2019 FIA World Cup for Cross-Country Rallies, Rd 1: Manateq Qatar Cross-Country Rally
TEAMS SET FOR DESERT SHOWDOWN AS MANATEQ QATAR
CROSS-COUNTRY RALLY GETS UNDERWAY ON THE PEARL-QATAR
· Defending FIA World Cup champion Przygonski leads quality field into desert battle
· Timed action gets underway with a 109.76km selective section on Friday morning
LUSAIL (Qatar): The Manateq Qatar Cross-Country Rally roared into life with a fanfare ceremonial start outside Souq Al-Medina on The Pearl-Qatar on Thursday evening.
A large crowd of shoppers, tourists and local residents assembled in the Plaza Al-Hambra to witness QMMF President Abdulrahman Al-Mannai and Manateq’s CEO Fahad Rashed Al-Kaabi joined by His Excellency Salah bin Ghanem Al Ali, Minister of Culture and Sports, to flag off 22 FIA cars, 13 national crews and competitors from 20 nations at the start of the first round of the FIA World Cup for Cross-Country Rallies.
Prior to the podium start, the Qatari trio of Nasser Saleh Al-Attiyah, Adel Abdulla and Ahmed Al-Kuwari, defending FIA World Cup champion Jakub Przygonski, Camelia Liparoti, Vladimir Vasilyev and Reinaldo Varela attended the official pre-event press conference on the start podium.
Rally officials also laid on an impressive display of motorcycles in the Plaza that attracted a lot of interest before the start formalities.
Al-Attiyah is chasing a sixth victory in his home FIA event in eight years. He said: “It’s fantastic to be here with all my closest rivals starting another season of competition. We know each other very well and now is the time for the games to start and the fight to begin.”
Przygonski, who won the Qatar event with his MINI John Cooper Works Rally in 2018, added: “I know it will not be easy. but I am sorry to say in front of all the local fans that I am here to beat Nasser. I have a new co-driver and Timo and I want to start the season with as good a result as we can.”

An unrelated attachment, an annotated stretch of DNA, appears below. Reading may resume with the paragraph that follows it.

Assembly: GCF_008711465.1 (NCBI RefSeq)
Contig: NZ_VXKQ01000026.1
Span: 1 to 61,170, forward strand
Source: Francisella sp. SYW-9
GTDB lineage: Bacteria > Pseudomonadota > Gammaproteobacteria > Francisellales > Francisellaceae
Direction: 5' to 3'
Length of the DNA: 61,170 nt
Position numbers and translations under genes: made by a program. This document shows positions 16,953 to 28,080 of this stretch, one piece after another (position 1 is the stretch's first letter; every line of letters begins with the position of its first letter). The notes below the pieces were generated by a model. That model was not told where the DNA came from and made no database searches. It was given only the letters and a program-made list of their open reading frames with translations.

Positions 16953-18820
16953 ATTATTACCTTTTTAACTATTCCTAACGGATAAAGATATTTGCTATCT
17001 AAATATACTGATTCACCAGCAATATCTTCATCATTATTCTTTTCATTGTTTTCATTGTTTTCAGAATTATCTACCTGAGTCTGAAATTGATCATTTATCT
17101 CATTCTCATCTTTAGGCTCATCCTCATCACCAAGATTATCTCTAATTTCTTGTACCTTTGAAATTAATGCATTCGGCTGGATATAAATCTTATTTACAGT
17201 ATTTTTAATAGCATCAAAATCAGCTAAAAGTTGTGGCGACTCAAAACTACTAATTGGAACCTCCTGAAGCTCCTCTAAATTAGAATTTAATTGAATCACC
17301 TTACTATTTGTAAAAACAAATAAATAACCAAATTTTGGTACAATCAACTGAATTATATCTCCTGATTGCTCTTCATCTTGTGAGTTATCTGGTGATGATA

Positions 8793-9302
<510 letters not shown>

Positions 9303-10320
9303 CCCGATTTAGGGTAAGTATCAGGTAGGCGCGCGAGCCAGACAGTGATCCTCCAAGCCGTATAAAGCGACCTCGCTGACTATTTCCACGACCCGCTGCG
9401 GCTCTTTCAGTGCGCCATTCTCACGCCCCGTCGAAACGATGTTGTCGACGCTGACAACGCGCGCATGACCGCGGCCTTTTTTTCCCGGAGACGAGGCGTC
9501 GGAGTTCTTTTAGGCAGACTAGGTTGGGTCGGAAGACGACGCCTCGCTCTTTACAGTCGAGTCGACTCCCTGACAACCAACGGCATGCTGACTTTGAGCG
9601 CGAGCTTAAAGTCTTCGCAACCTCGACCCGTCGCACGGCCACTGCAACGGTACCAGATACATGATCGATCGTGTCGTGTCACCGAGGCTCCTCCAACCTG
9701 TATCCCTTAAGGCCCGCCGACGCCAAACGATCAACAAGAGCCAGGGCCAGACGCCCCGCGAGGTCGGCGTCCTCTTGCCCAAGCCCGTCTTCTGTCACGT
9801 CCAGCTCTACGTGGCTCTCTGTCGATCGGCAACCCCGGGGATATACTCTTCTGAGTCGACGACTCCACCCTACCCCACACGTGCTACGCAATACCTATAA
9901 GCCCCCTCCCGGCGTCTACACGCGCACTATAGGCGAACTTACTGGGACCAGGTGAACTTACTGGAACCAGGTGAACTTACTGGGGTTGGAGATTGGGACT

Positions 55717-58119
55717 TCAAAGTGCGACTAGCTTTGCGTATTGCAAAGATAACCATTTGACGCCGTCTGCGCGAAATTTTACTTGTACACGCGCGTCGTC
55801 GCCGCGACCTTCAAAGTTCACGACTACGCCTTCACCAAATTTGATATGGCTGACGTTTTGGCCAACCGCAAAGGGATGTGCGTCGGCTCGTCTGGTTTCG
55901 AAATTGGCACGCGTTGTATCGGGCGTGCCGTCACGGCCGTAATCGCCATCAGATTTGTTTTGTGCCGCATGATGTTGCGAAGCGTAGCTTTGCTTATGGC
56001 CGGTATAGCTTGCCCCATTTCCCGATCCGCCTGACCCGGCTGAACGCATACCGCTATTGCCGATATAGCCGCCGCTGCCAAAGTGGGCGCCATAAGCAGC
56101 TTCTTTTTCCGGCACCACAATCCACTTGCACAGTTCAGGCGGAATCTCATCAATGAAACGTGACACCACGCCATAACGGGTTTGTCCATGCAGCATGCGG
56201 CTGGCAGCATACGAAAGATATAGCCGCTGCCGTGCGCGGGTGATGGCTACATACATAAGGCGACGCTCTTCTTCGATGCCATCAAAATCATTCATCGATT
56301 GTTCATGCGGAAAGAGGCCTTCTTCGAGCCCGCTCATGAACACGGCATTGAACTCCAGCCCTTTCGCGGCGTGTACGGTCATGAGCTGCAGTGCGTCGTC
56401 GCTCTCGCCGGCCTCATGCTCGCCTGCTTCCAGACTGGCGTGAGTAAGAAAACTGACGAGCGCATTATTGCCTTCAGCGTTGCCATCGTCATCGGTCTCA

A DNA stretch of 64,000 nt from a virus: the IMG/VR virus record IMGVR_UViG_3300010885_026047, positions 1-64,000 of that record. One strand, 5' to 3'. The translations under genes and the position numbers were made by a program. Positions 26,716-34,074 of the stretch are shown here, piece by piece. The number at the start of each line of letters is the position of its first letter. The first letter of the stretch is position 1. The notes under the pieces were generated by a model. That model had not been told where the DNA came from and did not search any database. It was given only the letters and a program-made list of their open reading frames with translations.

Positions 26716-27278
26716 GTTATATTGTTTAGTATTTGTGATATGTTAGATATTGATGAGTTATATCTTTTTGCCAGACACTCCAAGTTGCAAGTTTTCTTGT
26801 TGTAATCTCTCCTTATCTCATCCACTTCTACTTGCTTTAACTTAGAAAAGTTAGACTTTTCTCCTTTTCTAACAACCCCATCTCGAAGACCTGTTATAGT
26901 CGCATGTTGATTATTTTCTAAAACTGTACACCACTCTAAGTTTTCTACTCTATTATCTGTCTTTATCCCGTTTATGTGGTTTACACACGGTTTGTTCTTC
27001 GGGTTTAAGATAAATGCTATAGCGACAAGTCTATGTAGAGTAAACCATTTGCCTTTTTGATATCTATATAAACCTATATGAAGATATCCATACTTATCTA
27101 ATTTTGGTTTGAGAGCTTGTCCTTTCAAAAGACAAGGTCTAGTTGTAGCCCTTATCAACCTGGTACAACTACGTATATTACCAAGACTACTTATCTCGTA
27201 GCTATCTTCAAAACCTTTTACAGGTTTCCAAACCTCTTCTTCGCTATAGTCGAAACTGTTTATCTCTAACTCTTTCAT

Liparoti is not phased by being the only woman on the entry list. The Italian said: “I have raced here two times before and, yes, I have switched from a quad to a T3, but I still have four wheels and a steering wheel instead of handle bars. It’s great to be competing against such a strong field of drivers. I actually trained in the dunes at Sealine before the Dakar and enjoyed it very much.”
Ahmed Al-Kuwari switched from motorcycles to race a T3 with support from the QMMF and the Qatari is eager to start his new challenge. “People ask me why I switched from bikes to cars and I say I think there is more of a future to progress in this discipline. Reinaldo (Varela) won the Dakar (SxS) and Adel (Abdulla) is a former T2 World Champion, so I know it will not be easy, and it’s great to be here alongside Nasser, a Dakar winner, and Jakub (Przygonski), the defending World Champion.”
Demanding secret route for opening FIA World Cup round
The competitive action will take place over five days and six special stages, spanning the northern, southern and westerly extremities of the State of Qatar.
The route for the event is secret and teams will be permitted access to road books and route instructions on the eve of each stage, but they will not be given the road liaison route to the start of the following day’s timed test until the actual morning of the start. This eliminates the temptation to try and map out the intricate route through the deserts and makes for a level playing field for everyone.
Friday’s opening timed stage starts 66.34km from the Lusail Sports Arena and runs for 109.76km before a second liaison guides crews back to the service park. There are no passage controls on the short opening sprint through central Qatar.
The stage will also mark the fourth round of the Qatar National Baja Championship, with an impressive 13 additional crews running behind the FIA event and scoring points in the first of three Qatar Manateq Bajas. That list includes Abdullah Al-Baker and Abdullah Al-Rabban, who dropped down into the National section after technical scrutineering at Lusail.
The following four days are much longer and more demanding and start with a 323.58km stage on Saturday, a further 351.98km selective section on Sunday and two specials of 227.99km and 121.41km on Monday, linked by a road section of 56.39km.
The final timed stage takes place on Tuesday morning and runs for 263.88km before the return to Lusail and the ceremonial finish at The Pearl-Qatar.